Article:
In a recent blog entry I discussed the importance of researching a stock before you buy it. Today I talk about researching the market before you enter it so that you can better define its personality — and yours.
Please note that I’m not suggesting that one market — “bear” or “bull” — is better than another or that we should enter a market at any particular time. Popular notion states that any time is the right time to invest in the stock market.
It’s just that which stocks we buy or how we buy those stocks might change depending on the kind of market it is at any one time.
I’m suggesting that whenever you decide to begin investing in the stock market, you should find out what kind of market it currently is, where it is in that market cycle, and what we can expect from it in the future.
A Bull Market
Bull markets — that is the stock market is headed up — are good things. They generally occur when the economy is growing, jobs are plentiful, often when there’s no war, and life is less stressed.
While I’ve made most of my wealth during bull markets — think 1990s — a bull market can become overzealous and change quickly.
An example of this is when the Tech Bubble burst in March 2001. Stocks seemed headed up forever — until suddenly stock prices quickly came tumbling down.
A Bear Market
A bear market is just the opposite. The economy is not in good shape and may even be in recession, stock prices are falling, and the outlook is dismal.
A recent of example of this is in 2008 during the financial crisis when our economy was as close to being depressed as in the 1930s.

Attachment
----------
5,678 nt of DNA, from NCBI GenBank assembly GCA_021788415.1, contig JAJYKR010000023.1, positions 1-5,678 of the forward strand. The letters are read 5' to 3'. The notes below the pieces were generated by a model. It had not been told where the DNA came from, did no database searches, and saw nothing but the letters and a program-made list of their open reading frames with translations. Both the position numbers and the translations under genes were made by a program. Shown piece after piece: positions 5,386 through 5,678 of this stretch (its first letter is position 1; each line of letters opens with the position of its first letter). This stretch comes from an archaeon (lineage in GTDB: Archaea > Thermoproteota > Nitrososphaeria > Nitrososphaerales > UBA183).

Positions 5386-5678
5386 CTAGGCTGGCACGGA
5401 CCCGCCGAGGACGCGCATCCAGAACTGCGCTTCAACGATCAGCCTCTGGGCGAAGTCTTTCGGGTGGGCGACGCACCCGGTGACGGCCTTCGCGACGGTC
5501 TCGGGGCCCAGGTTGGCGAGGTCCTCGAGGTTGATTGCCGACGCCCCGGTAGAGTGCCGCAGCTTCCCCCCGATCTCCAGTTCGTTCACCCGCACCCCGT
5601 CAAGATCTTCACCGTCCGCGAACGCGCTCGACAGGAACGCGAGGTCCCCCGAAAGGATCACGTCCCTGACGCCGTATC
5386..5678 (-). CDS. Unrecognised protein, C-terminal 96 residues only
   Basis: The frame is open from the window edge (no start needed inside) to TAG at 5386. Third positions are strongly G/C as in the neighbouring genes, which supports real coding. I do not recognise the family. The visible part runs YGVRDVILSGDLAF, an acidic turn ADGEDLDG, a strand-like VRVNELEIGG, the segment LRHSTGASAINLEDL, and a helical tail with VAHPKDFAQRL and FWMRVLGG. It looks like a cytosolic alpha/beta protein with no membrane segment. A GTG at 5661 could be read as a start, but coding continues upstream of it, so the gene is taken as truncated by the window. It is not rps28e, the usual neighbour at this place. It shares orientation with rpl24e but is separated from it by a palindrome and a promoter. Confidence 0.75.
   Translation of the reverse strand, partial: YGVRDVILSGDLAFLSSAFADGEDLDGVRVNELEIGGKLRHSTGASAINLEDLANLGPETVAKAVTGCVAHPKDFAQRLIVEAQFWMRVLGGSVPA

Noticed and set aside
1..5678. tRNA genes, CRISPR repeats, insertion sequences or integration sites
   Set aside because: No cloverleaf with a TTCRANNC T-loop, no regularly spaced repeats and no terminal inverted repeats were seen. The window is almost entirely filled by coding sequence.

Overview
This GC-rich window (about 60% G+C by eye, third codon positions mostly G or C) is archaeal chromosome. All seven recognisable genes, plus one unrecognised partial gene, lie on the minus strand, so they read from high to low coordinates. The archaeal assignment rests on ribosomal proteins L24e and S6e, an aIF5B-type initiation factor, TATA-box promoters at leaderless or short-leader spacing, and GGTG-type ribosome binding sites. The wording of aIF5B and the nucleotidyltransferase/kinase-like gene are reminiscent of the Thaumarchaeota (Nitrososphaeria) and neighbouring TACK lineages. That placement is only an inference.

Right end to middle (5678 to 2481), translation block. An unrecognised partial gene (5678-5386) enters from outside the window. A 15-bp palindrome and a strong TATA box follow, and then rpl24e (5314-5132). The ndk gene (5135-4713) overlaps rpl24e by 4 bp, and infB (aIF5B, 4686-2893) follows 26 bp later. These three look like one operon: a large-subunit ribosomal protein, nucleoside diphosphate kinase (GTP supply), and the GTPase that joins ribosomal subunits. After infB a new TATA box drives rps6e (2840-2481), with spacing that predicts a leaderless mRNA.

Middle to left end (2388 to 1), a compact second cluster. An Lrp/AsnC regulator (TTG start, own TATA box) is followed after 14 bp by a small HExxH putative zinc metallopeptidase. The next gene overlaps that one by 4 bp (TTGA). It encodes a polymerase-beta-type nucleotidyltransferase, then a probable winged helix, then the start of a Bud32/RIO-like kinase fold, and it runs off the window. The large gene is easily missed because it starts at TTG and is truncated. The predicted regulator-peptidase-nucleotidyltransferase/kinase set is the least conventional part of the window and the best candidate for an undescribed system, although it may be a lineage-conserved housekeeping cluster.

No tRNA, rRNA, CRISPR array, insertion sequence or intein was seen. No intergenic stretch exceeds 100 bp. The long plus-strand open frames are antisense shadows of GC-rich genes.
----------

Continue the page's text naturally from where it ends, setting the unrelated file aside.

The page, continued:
However, it was at the end of a bear market in the late 1980s, that I accumulated much of my wealth. Stock prices were depressed so I was able to buy stocks when their prices were low — thus benefitting from the bull market of the 1990s.
Bull and Bear Investors
Individual investors can be Bulls or Bears, too.
Bulls — like me — believe stocks will always go up in the long run. While even I realize there may be times when stocks go down — after all whatever goes up must come down — I believe if I buy a good stock, it will go up.
I guess I believe that whatever goes down must go up. Rightly or wrongly, that’s been one of my guiding principles of my investing career.
Bears, on the other hand have a more pessimistic or cautionary view of the stock market, choosing to invest their time in money in the belief that it’s more profitable to bet the market will go down. The stocks that Bears invest in or the tools they use to invest may be very different from the Bulls.
Neither type of investor is right or wrong — but being a Bear or a Bull investor can influence what someone will do during a Bull or a Bear market. The possibilities are way beyond this one blog entry — but I will talk about this more later.